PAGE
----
One of the most common food stamp fraud schemes involves retailers who conduct fraudulent transactions with food stamp beneficiaries through their electronic benefit transfer (EBT) cards. A Jacksonville, Florida couple followed the food stamp fraud crowd and masterminded a $257,000 scam through two convenience stores they owned in the area.
It wasn’t long after the two convenience store owners received approval to participate in the Supplemental Nutrition Assistance Program (SNAP) as a retailer that they began training their employees how to carry out fraudulent transactions using their customers’ EBTs. (The convenience store owners used their approval to participate in SNAP as an approval to defraud.)
Over 27 months, the store owners instructed their employees to carry out fraudulent transactions, making it appear that the food stamp beneficiaries were buying eligible food products. The employees gave the food stamp recipients around 50 percent of the benefits spent on the fraudulent transactions and kept the remaining amount for the store owners, which totaled $257,979. (I’m guessing that the employees who took part in the fraudulent scheme also got a small cut of the money they raked in.)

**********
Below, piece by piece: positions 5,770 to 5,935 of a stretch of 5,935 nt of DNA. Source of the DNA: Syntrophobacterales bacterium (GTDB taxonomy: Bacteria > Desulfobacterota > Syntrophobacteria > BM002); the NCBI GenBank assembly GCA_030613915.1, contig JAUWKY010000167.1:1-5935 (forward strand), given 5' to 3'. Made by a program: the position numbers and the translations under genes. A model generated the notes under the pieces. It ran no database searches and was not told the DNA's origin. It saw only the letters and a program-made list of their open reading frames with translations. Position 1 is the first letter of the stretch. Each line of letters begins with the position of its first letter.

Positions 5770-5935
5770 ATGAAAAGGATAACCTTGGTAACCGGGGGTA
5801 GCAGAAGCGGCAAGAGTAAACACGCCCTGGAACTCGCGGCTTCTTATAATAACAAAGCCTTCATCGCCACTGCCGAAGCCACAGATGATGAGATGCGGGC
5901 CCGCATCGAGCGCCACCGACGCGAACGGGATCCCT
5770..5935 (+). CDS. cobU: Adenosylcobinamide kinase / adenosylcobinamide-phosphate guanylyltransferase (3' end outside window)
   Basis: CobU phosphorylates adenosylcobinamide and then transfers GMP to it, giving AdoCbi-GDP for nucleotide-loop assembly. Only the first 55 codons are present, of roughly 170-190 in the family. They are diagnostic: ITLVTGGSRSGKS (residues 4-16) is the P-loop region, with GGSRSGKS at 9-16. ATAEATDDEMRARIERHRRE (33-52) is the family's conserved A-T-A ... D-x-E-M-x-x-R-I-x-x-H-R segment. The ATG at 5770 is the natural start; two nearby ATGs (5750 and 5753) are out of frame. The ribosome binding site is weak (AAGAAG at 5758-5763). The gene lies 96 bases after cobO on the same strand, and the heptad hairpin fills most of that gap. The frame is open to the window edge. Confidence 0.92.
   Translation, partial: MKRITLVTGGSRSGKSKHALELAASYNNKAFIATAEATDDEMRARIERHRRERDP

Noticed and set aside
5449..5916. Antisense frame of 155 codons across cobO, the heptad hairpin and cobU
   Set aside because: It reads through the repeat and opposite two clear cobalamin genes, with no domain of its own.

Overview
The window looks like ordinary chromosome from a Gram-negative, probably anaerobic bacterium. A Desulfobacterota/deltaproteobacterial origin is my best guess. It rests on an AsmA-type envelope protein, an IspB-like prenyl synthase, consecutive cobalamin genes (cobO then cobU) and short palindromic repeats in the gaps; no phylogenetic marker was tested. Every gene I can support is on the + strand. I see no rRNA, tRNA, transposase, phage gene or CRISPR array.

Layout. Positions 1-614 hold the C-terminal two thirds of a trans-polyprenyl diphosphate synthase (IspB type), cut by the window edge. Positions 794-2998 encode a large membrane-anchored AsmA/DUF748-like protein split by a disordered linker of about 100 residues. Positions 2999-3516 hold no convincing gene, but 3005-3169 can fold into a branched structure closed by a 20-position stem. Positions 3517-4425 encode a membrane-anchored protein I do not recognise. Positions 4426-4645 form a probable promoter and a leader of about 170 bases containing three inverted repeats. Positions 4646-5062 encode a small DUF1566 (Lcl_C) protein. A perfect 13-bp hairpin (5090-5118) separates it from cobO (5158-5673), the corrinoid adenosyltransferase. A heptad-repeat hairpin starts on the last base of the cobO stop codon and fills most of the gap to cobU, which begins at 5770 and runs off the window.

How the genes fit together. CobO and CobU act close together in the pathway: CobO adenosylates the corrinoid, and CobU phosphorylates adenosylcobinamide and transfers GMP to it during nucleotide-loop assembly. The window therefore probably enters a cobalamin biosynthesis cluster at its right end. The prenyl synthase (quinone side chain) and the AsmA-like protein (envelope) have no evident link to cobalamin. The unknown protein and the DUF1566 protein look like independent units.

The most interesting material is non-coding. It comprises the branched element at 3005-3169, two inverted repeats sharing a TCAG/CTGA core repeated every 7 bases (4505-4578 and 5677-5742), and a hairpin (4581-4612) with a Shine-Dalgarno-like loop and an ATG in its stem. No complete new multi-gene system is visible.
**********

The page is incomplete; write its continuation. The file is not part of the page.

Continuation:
The 62-year-old husband and his 65-year-old wife from Jacksonville both pleaded guilty to running a food stamp fraud scheme through their two Jacksonville store locations. They are facing a maximum prison sentence of 20 years and restitution. Eleven employees, who have also pleaded guilty to food stamp fraud, have already been sentenced to supervised release and must pay back $218,629.67. (Well, you know what they say about those who follow the fraud crowd…they eventually end up in prison.)
Today’s “Fraud of the Day” is based on an article, “Jacksonville convenience store owners plead guilty in food stamp scam,” published by The Florida Times – Union on August 9, 2019.
A Jacksonville couple who own two convenience stores pleaded guilty to conspiracy to commit wire fraud in a $257,000 food stamp scam.
Russell Leroy Dotson Jr., 62, and Maria Luisa Dotson, 65, each face a maximum penalty of 20 years in federal prison and payment of restitution to the United States.